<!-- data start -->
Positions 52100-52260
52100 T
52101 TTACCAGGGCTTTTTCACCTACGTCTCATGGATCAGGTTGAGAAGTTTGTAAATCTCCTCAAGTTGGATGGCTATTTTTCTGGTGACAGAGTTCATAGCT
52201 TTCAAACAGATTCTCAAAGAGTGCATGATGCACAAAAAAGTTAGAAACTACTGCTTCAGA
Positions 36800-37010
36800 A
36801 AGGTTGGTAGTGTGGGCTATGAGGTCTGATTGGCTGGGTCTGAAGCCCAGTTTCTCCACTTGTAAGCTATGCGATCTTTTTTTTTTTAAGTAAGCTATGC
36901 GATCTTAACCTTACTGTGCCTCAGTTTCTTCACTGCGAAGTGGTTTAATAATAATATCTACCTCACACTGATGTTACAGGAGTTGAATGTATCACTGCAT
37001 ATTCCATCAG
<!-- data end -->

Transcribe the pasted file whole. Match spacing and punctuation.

Positions 52100-52260
52100 T
52101 TTACCAGGGCTTTTTCACCTACGTCTCATGGATCAGGTTGAGAAGTTTGTAAATCTCCTCAAGTTGGATGGCTATTTTTCTGGTGACAGAGTTCATAGCT
52201 TTCAAACAGATTCTCAAAGAGTGCATGATGCACAAAAAAGTTAGAAACTACTGCTTCAGA
Positions 36800-37010
36800 A
36801 AGGTTGGTAGTGTGGGCTATGAGGTCTGATTGGCTGGGTCTGAAGCCCAGTTTCTCCACTTGTAAGCTATGCGATCTTTTTTTTTTTAAGTAAGCTATGC
36901 GATCTTAACCTTACTGTGCCTCAGTTTCTTCACTGCGAAGTGGTTTAATAATAATATCTACCTCACACTGATGTTACAGGAGTTGAATGTATCACTGCAT
37001 ATTCCATCAG